Prime Minister Benjamin Netanyahu apologized to Arab-Israelis for his Election Day remark about them voting “in droves.”
“I know that what I said a few days ago offended some of Israel’s citizens, offended Israeli Arabs,” Netanyahu told representatives of the Arab community during a meeting at his Jerusalem home on Monday. “I had no intention of doing so. I am sorry for this.”
In a video posted on his Facebook page on Election Day, Netanyahu urged his right-wing supporters to vote to counteract the Arab-Israelis who he claimed were voting “in droves” with assistance from foreign groups. The statement was widely criticized, and President Barack Obama told reporters he had expressed concern about it in a Thursday phone conversation with Netanyahu. Israeli President Reuven Rivlin also condemned the statement.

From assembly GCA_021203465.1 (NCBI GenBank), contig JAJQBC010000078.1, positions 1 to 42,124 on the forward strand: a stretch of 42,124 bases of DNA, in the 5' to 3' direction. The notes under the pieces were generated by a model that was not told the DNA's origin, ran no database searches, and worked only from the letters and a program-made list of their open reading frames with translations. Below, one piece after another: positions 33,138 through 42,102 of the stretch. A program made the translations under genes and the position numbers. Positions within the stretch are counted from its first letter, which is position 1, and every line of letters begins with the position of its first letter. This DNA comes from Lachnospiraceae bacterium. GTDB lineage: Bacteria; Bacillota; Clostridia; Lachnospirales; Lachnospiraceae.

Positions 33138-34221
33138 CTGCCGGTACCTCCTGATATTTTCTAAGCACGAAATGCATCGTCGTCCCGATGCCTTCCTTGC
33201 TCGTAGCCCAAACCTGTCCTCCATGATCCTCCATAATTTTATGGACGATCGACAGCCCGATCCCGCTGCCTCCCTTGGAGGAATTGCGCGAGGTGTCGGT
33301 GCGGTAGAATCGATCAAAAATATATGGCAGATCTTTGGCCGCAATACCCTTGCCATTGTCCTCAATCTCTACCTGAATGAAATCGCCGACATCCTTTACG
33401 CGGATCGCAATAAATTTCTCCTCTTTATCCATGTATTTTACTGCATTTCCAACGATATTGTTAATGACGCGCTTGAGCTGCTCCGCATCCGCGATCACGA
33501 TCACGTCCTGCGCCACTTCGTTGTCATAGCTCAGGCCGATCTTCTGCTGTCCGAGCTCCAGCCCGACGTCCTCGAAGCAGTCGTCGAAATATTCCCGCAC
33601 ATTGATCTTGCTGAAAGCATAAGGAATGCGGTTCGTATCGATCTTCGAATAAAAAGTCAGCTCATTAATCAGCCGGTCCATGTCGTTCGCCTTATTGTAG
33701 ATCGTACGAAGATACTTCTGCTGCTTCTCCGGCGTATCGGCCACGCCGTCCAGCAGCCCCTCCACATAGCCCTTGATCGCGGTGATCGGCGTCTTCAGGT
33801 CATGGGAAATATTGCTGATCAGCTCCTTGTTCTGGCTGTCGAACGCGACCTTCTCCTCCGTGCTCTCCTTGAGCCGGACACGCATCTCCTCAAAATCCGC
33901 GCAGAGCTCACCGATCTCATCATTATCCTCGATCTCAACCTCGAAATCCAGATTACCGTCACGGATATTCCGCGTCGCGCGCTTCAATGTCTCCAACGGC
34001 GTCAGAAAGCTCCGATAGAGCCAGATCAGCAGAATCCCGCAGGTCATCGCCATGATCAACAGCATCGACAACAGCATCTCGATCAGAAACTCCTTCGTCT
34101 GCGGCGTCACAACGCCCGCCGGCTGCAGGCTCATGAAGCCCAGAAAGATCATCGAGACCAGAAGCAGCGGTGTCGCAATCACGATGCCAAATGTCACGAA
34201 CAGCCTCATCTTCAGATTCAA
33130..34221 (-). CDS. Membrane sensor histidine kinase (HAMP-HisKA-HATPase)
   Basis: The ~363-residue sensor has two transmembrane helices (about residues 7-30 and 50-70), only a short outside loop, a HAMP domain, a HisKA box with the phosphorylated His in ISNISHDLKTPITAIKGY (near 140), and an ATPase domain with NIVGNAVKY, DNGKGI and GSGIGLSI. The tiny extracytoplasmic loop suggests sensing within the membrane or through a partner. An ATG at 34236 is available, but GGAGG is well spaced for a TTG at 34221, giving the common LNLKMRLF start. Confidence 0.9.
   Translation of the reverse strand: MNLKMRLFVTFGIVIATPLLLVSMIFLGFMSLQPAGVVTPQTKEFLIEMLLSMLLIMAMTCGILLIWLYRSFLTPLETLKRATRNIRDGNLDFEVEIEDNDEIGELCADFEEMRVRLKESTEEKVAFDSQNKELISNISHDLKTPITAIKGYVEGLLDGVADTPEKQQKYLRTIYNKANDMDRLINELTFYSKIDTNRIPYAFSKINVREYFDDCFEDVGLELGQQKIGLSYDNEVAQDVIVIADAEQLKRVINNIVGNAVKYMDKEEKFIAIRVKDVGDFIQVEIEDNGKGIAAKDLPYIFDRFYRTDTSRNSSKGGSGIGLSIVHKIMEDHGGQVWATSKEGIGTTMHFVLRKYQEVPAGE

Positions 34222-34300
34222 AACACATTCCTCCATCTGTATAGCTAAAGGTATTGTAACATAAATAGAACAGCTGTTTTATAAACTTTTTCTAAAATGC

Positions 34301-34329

While the Arab-Israeli leaders at the meeting Monday applauded the apology, Israel’s Joint Arab List, which won the third most Knesset seats in last week’s election, rejected it, according to Israel’s Channel 2.
“The racism of Netanyahu and his government will not end with the inciting statement that he distributed during the elections,” the Joint Arab List said in a statement. “Racist legislation and exclusionary, discriminatory policies are Netanyahu’s working plan also for the coming Knesset, so we can only reject his apology and continue our struggle for equality for the Arab population.”
Speaking to the Arab-Israeli leaders on Monday, Netanyahu emphasized his record of “tremendous investment in minority communities” and noted that he regards himself “as the prime minister of each and every one of you, all the citizens of Israel, regardless of faith, ethnicity or gender.”
Arab Knesset members had demanded that Rivlin force an apology from Netanyahu for his remarks and said they would ask Attorney General Yehuda Weinstein to recommend that the prime minister be tried for his comments, according to the Times of Israel.